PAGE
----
I'll tell you what. Read Anthony Lane's review of the movie in the New Yorker last week. He at least read 100 pages of the book before setting it aside in disgust - disgust of the literary, not the philosophical, variety. He represents my view minus the heavy duty New York pomposity. (How does a pop culture critic endure if he's offended by poor writing?)

Your penchant for inventing conspiracy theories is positively Brownian, Tanuke. But I think the modest advancements in historical documentation since 35AD and the fact that the Stones are still making songs as senior citizens might make your novel a little harder to pass off as plausible. If you said, for example, that you'd cooked up the notion that celilbacy in the Catholic priesthood was a deprave veil for an underground society of expoiltation and abuse - would I buy that? Depends on how good the writing is.


Tanuki said:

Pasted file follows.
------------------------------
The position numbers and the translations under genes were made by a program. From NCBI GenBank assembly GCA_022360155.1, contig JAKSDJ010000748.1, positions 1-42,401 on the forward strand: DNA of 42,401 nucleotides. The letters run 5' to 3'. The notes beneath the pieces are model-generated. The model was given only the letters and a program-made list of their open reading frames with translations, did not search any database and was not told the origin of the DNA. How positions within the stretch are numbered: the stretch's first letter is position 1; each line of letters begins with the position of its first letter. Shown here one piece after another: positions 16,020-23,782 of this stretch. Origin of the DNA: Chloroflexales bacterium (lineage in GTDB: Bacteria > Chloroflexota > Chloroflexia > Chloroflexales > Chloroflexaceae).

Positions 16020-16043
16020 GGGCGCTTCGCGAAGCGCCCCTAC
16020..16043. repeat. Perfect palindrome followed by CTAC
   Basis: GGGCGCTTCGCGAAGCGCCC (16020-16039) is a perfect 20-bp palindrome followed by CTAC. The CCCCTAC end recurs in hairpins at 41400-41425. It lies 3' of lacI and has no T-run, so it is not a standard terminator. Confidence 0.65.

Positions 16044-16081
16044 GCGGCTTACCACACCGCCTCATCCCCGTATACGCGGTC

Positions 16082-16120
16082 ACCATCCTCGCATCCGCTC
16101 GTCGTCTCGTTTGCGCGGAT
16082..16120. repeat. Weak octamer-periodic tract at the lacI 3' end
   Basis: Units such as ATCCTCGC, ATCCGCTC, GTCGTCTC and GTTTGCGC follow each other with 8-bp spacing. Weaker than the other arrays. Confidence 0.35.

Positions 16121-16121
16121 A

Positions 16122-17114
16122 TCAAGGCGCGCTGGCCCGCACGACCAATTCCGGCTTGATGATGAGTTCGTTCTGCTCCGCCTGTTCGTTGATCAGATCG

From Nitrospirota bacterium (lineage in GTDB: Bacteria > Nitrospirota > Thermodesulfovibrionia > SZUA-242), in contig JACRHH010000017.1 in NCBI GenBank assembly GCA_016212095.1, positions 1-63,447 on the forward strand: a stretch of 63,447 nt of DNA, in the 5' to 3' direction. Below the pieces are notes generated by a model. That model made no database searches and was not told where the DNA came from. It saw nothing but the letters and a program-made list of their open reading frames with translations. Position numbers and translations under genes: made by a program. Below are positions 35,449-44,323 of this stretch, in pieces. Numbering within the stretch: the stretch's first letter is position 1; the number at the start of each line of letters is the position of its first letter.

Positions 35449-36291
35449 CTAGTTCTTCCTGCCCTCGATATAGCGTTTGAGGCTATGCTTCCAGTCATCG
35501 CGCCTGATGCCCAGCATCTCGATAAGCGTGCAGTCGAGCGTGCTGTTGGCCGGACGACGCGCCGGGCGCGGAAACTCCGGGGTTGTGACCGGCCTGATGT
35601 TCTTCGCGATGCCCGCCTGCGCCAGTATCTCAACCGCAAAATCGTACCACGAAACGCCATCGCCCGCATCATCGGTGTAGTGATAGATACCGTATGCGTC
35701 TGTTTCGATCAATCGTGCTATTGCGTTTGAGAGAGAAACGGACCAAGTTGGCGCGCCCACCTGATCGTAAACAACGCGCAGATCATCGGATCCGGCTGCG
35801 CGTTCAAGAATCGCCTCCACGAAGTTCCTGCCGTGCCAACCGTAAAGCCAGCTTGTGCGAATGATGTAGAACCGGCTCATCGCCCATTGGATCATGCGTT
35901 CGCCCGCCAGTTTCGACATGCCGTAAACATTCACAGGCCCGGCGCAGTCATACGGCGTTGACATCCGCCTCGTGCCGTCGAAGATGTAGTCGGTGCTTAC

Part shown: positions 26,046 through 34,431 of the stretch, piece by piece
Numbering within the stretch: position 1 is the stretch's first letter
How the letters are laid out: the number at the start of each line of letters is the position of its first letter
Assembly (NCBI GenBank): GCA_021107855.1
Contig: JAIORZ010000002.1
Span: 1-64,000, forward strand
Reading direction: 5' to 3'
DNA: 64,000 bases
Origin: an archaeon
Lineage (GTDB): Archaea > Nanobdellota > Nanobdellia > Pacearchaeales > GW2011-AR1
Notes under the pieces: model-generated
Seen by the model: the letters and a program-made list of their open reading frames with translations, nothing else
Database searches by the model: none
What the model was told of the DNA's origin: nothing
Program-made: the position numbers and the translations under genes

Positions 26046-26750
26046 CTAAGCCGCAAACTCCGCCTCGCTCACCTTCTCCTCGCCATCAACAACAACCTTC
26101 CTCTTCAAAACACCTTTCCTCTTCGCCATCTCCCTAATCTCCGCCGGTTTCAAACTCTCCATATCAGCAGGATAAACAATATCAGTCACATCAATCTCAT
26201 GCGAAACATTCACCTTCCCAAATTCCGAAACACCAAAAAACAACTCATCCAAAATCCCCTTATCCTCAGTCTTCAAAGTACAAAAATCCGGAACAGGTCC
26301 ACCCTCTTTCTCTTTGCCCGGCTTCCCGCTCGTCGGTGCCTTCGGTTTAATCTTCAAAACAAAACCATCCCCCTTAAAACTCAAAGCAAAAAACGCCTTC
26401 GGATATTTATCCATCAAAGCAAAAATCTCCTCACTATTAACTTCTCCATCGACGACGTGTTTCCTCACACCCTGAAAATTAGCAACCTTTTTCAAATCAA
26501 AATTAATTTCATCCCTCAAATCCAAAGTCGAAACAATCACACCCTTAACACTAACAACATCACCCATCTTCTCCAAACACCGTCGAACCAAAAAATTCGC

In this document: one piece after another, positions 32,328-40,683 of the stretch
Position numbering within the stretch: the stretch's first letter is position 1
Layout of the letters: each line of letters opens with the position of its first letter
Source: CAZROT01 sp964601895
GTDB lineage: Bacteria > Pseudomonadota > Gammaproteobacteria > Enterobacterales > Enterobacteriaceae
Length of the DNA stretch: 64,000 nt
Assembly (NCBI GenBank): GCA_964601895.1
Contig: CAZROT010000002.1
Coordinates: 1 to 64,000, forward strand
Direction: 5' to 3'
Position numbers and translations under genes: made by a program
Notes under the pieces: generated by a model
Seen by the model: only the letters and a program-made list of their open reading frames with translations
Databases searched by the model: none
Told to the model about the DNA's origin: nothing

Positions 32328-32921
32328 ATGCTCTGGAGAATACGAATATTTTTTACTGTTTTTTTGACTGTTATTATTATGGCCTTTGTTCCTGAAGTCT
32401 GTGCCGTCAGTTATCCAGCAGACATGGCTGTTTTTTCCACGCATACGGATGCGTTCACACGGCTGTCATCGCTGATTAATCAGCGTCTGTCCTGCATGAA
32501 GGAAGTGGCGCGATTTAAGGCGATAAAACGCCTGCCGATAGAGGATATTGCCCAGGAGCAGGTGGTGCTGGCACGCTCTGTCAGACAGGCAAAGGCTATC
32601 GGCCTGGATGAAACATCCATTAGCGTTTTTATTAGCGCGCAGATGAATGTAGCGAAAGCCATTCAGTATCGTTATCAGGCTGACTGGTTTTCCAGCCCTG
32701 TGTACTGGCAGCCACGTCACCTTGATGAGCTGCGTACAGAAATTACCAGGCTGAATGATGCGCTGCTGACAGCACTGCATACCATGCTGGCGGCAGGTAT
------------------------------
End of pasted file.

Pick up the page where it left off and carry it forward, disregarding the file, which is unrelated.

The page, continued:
"I love to fulminate against bullshit, which is why I haven't banned you again."

You do? Where have you fulminated against bullshit? And you haven't fuminated against me. I've seen you create a lot of bullshit and THEN fuminate against that from time to time, but that's about it. Anyway, thanks for not putting me in the bullshit category and, therefore, not re-banning me. Of course you banned me before and never demonstrated any BS from me, so....KB


To KB: Siiighhhh.... Fulminate, Fuminate, Fumigate. Yeah, maybe that's the word I need.

To Rachjak: Thanks for helping me to gain a fuller understanding of the portmanteau 'gliberal.' In other words, you did not answer my question.

If some conspiracy theory that presented counter-facts (which ridiculed your sense of identity and your values)were gaining currency--and folks were swallowing it en masse--would you blithely ignore the phenomenon as fiction? C'mon. I know how you feel about Mick.

But perhaps you DID anwer my question by flipping the red herring of priestly celibacy, ergo (your view) child abuse by priests.

Given that about 80% of the victims were male (not something the Globe made much of), perhaps Massachussets has in fact done something about the problem by legalizing same-sex marriages. Now, if only Papa Ratzi would play along...